On this topic, John Newton wrote a letter to his friend who was a Christian pastor. Another pastor they both knew had just suffered a stroke. Newton noted that he hoped the man would recover, since he was a blessing to the church. Then Newton wrote this:

“I hope that he and you and I shall all so live as to be missed a little when we are gone. But the Lord standeth not in need of sinful man. And he sometimes takes away his most faithful and honored ministers in the midst of their usefulness, perhaps (for this reason) among other reasons, that he may show us that he can do without them.”

It may sound harsh, but it’s true and it’s something that we pastors do well to remember.

John Newton, Wise Counsel, p. 280.

Shane Lems
Hammond, WI, 54002

He Knew He Didn’t Know Everything (Peterson)

 So far I’m very much enjoying Eugene Peterson’s memoir, The Pastor.   While I don’t always agree with Peterson’s views, I do appreciate and benefit from his writing.  His memoir, The Pastor, is full of stories, wisdom, insight, missteps, and humor found in Peterson’s Christian life story as told by himself.

Here’s one great story about Peterson’s Ph.D. studies under OT scholar William Albright:

“He entered the classroom one morning telling us that he had awakened having solved the meaning of Moriah while he slept.  Both the meaning and location of Mount Moriah, where Abraham had bound Isaac for sacrifice, had always eluded scholars.  Professor Albright went to the chalkboard and soon had it filled with words from Ugaritic, Arabic, Assyrian, Aramaic, and of course, Hebrew.  He continued, excited and intense, for twenty minutes, at which point Prescott Williams, an older student who had already spent four years with him, interrupted, ‘But Dr. Albright, what about this and this and this [he was making reference to items of grammar and etymology that I knew nothing about].  Do you think that holds up?’  The Professor stopped, stepped back, and stared at the chalkboard for about twenty seconds.  And then he said, ‘Mr. Williams is right – forget everything I have said.’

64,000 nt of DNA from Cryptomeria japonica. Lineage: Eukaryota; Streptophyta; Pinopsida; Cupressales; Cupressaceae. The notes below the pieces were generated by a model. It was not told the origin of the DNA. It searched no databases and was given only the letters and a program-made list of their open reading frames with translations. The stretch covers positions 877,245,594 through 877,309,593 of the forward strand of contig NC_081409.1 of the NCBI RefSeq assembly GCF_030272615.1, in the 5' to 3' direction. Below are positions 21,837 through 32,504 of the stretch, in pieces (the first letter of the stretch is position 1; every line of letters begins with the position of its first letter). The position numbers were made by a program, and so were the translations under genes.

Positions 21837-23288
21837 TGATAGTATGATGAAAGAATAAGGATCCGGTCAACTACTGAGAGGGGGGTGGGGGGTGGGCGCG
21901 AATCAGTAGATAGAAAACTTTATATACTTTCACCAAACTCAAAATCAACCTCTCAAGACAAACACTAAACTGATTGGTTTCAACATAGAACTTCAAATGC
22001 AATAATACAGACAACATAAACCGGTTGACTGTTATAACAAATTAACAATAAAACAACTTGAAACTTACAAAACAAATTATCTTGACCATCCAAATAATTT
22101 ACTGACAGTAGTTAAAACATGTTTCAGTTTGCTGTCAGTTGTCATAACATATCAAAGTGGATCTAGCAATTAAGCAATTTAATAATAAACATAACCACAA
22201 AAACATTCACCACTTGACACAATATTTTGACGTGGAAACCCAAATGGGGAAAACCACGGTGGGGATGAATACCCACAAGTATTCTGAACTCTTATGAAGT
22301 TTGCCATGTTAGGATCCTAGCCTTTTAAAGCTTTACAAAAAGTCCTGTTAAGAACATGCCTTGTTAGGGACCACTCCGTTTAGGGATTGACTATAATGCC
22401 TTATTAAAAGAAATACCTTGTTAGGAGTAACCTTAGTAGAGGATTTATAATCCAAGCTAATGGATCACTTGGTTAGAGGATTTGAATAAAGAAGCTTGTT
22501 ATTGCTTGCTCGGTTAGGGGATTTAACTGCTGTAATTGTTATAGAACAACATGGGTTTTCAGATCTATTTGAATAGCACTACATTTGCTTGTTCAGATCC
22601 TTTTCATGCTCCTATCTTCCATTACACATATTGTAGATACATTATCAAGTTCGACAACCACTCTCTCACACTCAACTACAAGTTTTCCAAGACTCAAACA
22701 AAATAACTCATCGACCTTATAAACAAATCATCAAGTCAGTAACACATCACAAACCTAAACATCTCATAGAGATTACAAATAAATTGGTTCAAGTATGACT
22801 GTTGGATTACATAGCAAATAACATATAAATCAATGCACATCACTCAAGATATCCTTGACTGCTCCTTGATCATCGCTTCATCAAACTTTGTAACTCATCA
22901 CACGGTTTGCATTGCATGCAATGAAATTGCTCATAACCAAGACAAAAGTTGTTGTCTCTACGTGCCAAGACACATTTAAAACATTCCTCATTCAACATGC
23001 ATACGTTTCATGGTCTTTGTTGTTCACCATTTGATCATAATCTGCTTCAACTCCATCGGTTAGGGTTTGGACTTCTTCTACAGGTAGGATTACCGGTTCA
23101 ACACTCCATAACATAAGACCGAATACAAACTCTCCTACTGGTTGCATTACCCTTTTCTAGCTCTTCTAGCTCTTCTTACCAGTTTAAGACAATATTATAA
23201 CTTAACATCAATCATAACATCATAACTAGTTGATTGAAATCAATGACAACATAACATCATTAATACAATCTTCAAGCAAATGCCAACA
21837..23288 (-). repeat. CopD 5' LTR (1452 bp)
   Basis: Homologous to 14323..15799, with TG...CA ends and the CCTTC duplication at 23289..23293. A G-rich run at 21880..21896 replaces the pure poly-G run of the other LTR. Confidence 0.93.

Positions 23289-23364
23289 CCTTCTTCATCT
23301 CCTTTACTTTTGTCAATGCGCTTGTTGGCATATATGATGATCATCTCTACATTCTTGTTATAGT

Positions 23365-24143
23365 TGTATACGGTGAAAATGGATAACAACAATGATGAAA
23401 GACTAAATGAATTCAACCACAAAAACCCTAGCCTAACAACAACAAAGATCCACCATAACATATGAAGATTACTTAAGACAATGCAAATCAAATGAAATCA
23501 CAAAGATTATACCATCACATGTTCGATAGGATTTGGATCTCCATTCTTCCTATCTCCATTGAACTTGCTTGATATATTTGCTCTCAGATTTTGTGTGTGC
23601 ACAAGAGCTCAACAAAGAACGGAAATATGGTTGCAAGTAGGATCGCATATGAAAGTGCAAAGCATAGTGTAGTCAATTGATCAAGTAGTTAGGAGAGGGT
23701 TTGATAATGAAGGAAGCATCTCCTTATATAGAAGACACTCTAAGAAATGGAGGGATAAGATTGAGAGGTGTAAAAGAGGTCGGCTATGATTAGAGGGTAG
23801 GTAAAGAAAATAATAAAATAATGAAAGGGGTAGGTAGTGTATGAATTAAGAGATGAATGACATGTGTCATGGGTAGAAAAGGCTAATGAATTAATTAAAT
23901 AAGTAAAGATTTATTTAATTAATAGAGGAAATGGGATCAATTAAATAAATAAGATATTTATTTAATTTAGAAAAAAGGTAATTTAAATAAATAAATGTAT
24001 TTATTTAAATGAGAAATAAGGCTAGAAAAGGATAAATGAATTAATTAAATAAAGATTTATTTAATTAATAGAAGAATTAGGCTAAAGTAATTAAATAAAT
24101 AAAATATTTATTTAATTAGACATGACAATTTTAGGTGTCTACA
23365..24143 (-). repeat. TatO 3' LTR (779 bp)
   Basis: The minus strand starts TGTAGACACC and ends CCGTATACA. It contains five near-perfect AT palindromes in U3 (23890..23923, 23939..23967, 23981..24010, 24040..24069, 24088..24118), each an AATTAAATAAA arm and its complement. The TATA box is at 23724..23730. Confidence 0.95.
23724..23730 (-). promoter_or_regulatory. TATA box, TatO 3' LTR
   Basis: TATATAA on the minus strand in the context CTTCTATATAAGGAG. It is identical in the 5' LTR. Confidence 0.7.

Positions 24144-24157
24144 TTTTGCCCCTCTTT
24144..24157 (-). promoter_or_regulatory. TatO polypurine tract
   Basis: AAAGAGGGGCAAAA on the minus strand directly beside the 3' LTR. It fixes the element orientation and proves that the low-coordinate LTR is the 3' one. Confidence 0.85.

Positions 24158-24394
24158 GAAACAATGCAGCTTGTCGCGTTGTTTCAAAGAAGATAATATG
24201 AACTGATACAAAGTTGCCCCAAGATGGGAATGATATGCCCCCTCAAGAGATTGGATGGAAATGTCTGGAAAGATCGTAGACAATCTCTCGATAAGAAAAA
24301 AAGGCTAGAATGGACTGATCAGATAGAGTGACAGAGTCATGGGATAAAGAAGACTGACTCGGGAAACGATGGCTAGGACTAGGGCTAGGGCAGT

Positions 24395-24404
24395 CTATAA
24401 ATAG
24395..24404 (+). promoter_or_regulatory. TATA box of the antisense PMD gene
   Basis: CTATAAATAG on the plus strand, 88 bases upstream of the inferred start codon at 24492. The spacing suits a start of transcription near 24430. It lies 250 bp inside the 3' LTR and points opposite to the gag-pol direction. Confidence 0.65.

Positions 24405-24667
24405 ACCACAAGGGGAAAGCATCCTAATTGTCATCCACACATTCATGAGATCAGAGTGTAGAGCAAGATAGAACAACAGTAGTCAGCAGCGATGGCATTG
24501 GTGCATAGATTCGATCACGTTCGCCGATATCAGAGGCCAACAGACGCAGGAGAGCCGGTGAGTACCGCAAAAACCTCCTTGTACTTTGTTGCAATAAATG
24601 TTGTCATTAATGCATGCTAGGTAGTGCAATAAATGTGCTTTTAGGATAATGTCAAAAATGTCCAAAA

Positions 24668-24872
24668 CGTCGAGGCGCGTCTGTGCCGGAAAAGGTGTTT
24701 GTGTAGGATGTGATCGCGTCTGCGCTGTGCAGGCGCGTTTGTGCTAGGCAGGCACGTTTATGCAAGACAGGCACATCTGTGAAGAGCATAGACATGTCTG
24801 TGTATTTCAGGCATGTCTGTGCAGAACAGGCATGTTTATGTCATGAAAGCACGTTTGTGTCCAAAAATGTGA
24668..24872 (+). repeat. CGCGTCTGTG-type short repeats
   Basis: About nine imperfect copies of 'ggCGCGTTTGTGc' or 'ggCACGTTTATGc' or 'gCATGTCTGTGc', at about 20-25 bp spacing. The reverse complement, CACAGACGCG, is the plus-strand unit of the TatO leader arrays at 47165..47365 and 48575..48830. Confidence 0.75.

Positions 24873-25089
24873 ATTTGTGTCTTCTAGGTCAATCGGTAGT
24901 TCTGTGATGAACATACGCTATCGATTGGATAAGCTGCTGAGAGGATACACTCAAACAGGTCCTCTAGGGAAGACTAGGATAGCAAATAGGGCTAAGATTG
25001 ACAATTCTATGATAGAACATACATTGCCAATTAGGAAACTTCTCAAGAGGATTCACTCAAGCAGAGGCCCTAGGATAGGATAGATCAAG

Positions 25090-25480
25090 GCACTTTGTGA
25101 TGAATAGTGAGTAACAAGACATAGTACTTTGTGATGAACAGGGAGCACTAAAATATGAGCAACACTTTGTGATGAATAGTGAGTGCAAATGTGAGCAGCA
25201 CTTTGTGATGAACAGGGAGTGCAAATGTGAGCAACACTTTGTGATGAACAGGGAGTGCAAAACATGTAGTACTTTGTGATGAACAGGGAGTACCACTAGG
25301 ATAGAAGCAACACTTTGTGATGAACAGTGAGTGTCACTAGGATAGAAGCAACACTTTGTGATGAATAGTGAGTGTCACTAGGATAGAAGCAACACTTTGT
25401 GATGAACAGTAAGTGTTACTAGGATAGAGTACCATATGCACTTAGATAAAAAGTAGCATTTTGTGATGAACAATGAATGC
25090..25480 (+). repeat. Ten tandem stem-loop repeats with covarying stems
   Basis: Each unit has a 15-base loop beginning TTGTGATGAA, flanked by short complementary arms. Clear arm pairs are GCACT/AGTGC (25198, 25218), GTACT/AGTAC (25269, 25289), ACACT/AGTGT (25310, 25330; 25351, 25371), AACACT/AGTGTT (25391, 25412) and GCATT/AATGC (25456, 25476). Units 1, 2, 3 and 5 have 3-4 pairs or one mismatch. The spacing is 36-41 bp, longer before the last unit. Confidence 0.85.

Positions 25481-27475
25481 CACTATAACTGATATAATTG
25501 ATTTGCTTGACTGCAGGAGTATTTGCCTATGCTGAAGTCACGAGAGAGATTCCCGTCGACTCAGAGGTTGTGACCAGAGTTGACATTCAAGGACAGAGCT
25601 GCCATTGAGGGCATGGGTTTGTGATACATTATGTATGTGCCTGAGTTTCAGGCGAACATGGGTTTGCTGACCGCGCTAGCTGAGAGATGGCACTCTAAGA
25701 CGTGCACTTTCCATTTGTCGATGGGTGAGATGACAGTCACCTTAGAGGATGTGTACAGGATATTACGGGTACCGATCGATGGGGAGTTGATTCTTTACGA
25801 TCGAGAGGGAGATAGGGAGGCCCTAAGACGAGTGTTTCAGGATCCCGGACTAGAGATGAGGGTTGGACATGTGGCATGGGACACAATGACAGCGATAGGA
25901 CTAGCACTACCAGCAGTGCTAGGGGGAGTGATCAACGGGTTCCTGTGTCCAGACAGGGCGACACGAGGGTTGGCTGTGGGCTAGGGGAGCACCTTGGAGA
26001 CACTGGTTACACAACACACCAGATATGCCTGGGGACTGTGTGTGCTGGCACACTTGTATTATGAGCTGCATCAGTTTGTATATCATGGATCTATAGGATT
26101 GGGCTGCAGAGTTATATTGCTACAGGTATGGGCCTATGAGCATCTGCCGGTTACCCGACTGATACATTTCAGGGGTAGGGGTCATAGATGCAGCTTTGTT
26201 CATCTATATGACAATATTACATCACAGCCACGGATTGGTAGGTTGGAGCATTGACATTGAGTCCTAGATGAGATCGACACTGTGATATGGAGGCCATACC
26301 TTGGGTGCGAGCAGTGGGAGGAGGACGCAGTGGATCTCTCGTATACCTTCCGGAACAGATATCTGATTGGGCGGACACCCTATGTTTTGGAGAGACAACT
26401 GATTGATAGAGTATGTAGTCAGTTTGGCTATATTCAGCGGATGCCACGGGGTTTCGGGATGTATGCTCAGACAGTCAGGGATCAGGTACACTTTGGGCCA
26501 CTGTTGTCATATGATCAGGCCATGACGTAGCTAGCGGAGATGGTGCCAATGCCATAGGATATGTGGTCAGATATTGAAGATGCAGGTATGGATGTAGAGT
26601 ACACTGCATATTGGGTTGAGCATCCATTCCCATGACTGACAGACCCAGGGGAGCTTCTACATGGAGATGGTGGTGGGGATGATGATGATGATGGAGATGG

It was an act of humility that I would soon learn was characteristic of Dr. Albright.  Everyone in that room knew he was capable of dismissing Williams and bluffing his way none of us would have known he was bluffing.  We all knew he knew everything.  But he knew he didn’t know everything and let us know he didn’t.”

I love those last two lines – especially the last one.  It’s a kind of humility that all Christians should have: whether professor, pastor or parishioner.

The above quote is found on pages 63-64 of The Pastor.

Shane Lems
Hammond, WI, 54015

Christ’s Spirit, the OT Prophets, and Sobriety in Learning (Calvin)

Calvin’s Commentaries (46 vols.)Of the various aspects of John Calvin’s writings that I appreciate, I always love to hear him talk about modesty and humility when it comes to the study and interpretation of God’s Word.  More than a few times he mentions how we should never go further than God’s Word because that’s dangerous territory.  Here’s a similar exhortation from his commentary on 1 Peter 1:10-12:

…He [Peter] does not say that the prophets searched according to their own understanding as to the time when Christ’s kingdom would come, but that they applied their minds to the revelation of the Spirit. Thus they have taught us by their example a sobriety in learning, for they did not go beyond what the Spirit taught them. And doubtless there will be no limits to man’s curiosity, except the Spirit of God presides over their minds, so that they may not desire anything else than to speak from him. And further, the spiritual kingdom is a higher subject than what the human mind can succeed in investigating, except the Spirit be the guide. May we also therefore submit to his guidance.

John Calvin, Commentaries on the Catholic Epistles (Bellingham, WA: Logos Bible Software, 2010), 39.

Shane Lems
Hammond, WI, 54015

Pride in Titles, Degrees, and Education? (Hutchinson)

 Christians struggle with pride just like people who are not Christians. We all know what pride looks like in real life.  It’s that man always talking about his acheivements, it’s that woman showing off how much and how far she jogs, it’s that guy on the team who think’s he’s #1.  The list goes on.  Christopher Hutchinson mentions that we can even become proud about our titles and degrees (MDiv, PhD, Dr., Rev., etc.).  I appreciate Hutchinsons’ comments on this topic: